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Yeah .. a comment ... They moved the spotlight on the moon set . B)

Do you consider this evidence of fakery? In other words, do you think this effect would be impossible on the moon?

And if the mountain is a painted backdrop as you claim, please explain how altering a spotlight would produce such a change in the shadow.

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Here's another one, again from Apollo 15. The two photos are AS15-85-11429 and AS15-85-11455.

Look at the background, alleged to be a painted backdrop. A quick glance shows the mountain backgrounds to certainly be similar, but if they're painted backdrops, surely they should be identical. Zooming in on a face of one mountain in shadow shows the shadow length differing - the effect is enhanced due to the steepness of the slope.

Crop of 11429

shadow_01.jpg

Crop of 11455

shadow_02.jpg

GIF

shadow_03.gif

Here I've highlighted in purple the area I'm referring to - the lightened area in green appears to be due to lens flare.

shadow_04.jpg

So, is it more likely to be photos of a distant mountain with the sun rising, taken some 40 minutes apart - or a painted backrop?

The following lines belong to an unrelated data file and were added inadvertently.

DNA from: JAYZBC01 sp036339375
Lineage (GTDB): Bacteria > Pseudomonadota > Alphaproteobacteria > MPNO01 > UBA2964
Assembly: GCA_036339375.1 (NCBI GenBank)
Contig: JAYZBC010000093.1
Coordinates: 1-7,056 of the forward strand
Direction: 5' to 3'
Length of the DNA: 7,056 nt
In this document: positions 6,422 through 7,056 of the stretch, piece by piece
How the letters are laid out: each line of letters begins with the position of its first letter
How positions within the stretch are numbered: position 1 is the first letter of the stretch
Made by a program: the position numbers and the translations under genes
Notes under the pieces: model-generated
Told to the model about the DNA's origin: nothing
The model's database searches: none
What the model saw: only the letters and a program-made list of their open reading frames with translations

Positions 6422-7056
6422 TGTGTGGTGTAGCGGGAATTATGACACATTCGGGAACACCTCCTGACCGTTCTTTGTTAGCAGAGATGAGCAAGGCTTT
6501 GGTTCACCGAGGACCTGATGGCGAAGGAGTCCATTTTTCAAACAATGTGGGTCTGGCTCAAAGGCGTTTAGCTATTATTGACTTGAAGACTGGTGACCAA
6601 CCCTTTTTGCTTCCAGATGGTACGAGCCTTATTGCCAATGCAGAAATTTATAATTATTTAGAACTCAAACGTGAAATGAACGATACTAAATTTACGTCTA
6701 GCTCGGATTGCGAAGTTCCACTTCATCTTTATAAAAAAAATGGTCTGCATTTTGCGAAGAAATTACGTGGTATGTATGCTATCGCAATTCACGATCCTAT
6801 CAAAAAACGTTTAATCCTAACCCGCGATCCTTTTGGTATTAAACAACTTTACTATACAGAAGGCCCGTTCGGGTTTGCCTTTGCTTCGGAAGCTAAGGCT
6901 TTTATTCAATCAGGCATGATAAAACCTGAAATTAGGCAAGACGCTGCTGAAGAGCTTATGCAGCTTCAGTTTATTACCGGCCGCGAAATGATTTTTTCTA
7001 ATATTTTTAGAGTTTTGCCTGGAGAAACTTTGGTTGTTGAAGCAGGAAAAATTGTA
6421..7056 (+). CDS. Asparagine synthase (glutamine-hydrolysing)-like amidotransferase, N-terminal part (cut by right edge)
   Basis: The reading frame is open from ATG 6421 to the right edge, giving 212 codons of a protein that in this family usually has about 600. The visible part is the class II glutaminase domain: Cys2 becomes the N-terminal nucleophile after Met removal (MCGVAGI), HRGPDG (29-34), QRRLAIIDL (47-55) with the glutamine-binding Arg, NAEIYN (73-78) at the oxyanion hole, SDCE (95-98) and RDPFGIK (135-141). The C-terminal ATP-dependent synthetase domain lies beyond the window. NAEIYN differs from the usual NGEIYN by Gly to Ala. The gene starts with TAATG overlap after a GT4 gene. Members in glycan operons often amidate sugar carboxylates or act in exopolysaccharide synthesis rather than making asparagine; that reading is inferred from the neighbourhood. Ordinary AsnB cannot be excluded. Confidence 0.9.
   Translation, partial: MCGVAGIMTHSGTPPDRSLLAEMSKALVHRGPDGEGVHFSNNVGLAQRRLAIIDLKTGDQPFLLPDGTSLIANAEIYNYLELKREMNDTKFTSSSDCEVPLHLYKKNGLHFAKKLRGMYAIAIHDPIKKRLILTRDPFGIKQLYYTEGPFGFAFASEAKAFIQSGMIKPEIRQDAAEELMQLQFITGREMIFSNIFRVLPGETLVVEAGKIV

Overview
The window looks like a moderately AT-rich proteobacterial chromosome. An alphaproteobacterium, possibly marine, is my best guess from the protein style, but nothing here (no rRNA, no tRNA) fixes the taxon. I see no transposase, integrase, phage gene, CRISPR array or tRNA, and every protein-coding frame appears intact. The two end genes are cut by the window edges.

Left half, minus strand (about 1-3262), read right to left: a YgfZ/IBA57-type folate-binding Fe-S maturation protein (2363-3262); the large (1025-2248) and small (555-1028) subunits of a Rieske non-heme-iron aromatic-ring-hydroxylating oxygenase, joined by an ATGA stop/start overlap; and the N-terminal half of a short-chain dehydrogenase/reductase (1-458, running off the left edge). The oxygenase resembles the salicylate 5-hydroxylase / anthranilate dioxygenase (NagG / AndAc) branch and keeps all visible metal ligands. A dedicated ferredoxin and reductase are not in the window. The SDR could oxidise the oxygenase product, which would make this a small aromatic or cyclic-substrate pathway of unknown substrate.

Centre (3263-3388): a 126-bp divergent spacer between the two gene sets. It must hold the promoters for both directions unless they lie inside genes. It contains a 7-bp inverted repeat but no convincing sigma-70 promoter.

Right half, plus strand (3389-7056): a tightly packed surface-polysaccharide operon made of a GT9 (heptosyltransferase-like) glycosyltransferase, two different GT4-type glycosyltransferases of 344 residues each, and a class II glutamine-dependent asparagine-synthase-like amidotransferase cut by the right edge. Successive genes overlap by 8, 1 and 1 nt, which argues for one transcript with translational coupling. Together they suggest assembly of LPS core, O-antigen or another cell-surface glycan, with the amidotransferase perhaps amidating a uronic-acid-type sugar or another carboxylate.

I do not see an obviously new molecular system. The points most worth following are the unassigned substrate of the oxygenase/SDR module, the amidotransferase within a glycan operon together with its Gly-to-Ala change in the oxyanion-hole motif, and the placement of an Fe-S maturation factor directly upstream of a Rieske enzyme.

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Here's another one, again from Apollo 15. The two photos are AS15-85-11429 and AS15-85-11455.

Look at the background, alleged to be a painted backdrop. A quick glance shows the mountain backgrounds to certainly be similar, but if they're painted backdrops, surely they should be identical. Zooming in on a face of one mountain in shadow shows the shadow length differing - the effect is enhanced due to the steepness of the slope.

Crop of 11429

shadow_01.jpg

Crop of 11455

shadow_02.jpg

GIF

shadow_03.gif

Here I've highlighted in purple the area I'm referring to - the lightened area in green appears to be due to lens flare.

shadow_04.jpg

So, is it more likely to be photos of a distant mountain with the sun rising, taken some 40 minutes apart - or a painted backrop?

Why are you assuming that the stage set backdrops were FLAT? I

have not seen that suggested.

In fact, I have assumed that they were modeled with shape to them.

Plaster of Paris would be too heavy, but plastic molds could be made.

Too, you are forgetting that the MOON DOES NOT REVOLVE like earth

but is in a locked orbit, so its solar days are not 24 hours, so sunlight would

not move nearly as fast as you theorize. A solar day on the moon is

approximately THIRTY EARTH DAYS LONG so shadow movement would

be almost imperceptable between two photo exposures.

Jack

Edited by Jack White
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"A solar day on the moon is approximately THIRTY EARTH DAYS LONG so shadow movement would be almost imperceptable between two photo exposures." .... :rolleyes:

Jack / Duane-

Some polite questions:

Do you have any clue how far the terminator between daylight and night will travel on the moon (at its equator) in 40 minutes?

If you do, can you share with the rest of us? (+/- 1000 feet would be acceptable)

If you do not know the answer, how do you know that the shadow movement over 40 min. would be imperceptable?